This Day: The Games of Life
Childhood memories of playing the board game Life drift through my mind lately. As kids, we had the plain, no frills version. Today, my children play a more contemporary version branded by Sponge Bob Square Pants. Regardless of what brightly colored marketing covers the box, the game hasn’t changed. Within a few moves, you have a car full of pink and blue pegs maneuvering around the course until, SMACK—you hit one of those “bad” spaces that require you to pay some wildly expensive bill.
How about another favorite board game? Do you remember, Pay Day? My sister and I entertained ourselves for hours, lapping the board that resembled a calendar month as we excitedly rolled the dice in hopes of landing on a “good” spot. We delighted in collecting our pay and then seeing the paper money disappear on payments for car repairs, dental work, and rent. Why isn’t this as enjoyable in real life?
Perhaps choosing to view each day or task as a game or an adventure would make it seem more enjoyable. I’m reminded of a time when I had a looming deadline for a huge project at work. I returned to my office one evening in an effort to finish the project, and since I didn’t have evening childcare, I needed to bring my son along. I nestled him in the break room with a drive-through supper and his favorite cartoon channel with the hope that I could count on a good hour of work while Jackson dined on a meal in a box and tuned into his favorite show.
I needed every minute I could scrape together. This specific, and extremely important, project required data to be compiled from multiple spreadsheets into one large spreadsheet. Sadly, it wasn’t a simple copy and paste of columns, but more of a cell-by-cell copy and paste. As I toiled away on the daunting task, my son bounced into my office and asked if I was playing Bejeweled Blitz, referring to the computer game I sometimes play (okay, often play) on Facebook. The keyboard shortcuts I was using and the mouse movements made it appear to him like I was having a grand old time.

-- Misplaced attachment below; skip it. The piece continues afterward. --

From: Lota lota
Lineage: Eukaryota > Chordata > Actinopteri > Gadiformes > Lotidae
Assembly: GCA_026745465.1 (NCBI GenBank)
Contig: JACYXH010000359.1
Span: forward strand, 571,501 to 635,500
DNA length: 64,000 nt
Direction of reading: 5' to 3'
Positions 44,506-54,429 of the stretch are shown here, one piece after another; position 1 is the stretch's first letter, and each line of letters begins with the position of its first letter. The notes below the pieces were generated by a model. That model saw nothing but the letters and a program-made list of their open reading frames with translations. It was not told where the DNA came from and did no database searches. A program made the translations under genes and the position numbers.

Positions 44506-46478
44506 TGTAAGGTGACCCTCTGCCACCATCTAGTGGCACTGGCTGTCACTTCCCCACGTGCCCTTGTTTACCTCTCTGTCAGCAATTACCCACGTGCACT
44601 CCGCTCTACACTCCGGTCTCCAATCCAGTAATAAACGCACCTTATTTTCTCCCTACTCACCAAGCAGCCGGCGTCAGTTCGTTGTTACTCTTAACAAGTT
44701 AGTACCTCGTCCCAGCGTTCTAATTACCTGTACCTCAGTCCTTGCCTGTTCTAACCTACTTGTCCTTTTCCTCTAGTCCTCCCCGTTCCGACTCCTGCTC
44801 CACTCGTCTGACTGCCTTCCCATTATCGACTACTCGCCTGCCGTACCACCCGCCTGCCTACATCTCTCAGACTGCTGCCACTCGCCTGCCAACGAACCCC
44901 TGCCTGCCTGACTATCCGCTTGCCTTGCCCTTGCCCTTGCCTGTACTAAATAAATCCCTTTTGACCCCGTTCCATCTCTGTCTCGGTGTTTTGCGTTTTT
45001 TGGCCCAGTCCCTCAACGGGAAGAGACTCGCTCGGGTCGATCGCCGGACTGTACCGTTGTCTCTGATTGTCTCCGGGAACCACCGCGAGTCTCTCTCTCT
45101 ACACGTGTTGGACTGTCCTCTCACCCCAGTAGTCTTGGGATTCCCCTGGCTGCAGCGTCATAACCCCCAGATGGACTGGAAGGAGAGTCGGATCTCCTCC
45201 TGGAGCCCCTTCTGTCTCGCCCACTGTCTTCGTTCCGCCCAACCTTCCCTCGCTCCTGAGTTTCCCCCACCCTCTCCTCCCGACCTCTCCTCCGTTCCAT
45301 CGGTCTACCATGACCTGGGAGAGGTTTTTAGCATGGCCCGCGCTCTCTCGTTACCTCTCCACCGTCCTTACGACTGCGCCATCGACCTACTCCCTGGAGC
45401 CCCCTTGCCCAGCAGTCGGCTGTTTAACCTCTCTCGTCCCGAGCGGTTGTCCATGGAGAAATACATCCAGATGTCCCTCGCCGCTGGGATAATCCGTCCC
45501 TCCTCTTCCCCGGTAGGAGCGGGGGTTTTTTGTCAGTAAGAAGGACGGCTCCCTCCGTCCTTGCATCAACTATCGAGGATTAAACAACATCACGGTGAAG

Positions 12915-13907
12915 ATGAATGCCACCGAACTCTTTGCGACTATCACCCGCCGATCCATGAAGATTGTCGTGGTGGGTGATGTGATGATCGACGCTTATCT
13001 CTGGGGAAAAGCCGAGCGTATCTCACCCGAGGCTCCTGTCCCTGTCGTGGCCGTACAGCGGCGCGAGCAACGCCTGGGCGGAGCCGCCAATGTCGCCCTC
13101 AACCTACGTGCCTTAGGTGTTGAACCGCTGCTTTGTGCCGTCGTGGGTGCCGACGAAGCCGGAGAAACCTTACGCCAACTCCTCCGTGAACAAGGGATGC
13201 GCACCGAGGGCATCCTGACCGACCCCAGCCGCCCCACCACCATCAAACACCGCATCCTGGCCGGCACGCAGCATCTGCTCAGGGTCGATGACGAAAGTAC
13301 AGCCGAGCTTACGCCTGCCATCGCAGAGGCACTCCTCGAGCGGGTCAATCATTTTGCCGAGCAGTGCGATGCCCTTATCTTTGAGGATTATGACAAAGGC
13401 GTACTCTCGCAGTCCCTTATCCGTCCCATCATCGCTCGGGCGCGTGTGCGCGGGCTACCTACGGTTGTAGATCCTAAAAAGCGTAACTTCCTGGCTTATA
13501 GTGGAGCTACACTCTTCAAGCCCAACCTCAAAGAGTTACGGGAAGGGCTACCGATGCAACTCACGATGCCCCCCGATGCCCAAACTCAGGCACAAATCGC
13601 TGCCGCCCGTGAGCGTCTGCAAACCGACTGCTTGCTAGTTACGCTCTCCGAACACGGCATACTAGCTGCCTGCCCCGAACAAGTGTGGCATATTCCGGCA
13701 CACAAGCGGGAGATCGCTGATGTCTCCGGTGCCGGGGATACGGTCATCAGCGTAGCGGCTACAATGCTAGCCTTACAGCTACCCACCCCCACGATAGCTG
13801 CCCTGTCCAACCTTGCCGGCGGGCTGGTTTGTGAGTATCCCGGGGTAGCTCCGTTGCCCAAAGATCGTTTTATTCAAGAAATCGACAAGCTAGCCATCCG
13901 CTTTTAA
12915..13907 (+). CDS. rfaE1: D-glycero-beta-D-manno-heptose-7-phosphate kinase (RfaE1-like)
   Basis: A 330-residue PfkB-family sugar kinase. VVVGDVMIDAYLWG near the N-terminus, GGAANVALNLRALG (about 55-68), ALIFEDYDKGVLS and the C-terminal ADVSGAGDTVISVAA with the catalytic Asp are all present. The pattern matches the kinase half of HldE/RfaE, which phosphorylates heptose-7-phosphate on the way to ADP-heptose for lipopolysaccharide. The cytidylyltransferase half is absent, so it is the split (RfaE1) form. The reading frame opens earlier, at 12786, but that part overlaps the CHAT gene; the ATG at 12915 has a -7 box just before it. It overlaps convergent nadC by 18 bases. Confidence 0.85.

Now there was a brilliant light bulb turned on for me! This project was far from the escape I enjoyed when playing a silly computer game for a few minutes. But, at that very moment, influenced by a third grader’s innocent perspective, I changed my attitude toward the dreaded project. I made a choice. I chose to view transferring the data in the same anticipatory way I looked at striving for a place in the upper-echelon of the Bejeweled Blitz players (of which I am rarely a member). What I noticed then was amazing. The simple act of choosing to enjoy that project—pretending, if you will—made the project more amusing. I actually felt like I was playing a game.
How much more fun would we all have if we simply chose to change our attitude toward those “less-than-enjoyable” tasks? Perhaps cleaning off the desk could become a scavenger hunt, the piles of laundry could be a jungle safari, and mowing the grass could turn into the Indy 500. It certainly sounds like more fun. At one time, I had a phrase that hung on my office wall by Mary Engelbreit. It simply stated, “If you don’t like something, change it. If you can’t change it, change the way you think about it.”
It’s that simple: Change it. You get to make the choice. You have the control to change the way you think about things that are not to your liking. It might be leaning toward fantasy or pretending, but we can make the choice to embrace something we originally were dreading just by consciously changing the way we think about it. I challenge you to use your imagination to make life for yourself and those around you pleasant, enjoyable, and fun. Until tomorrow, I hope you choose to enjoy this day. [LRW]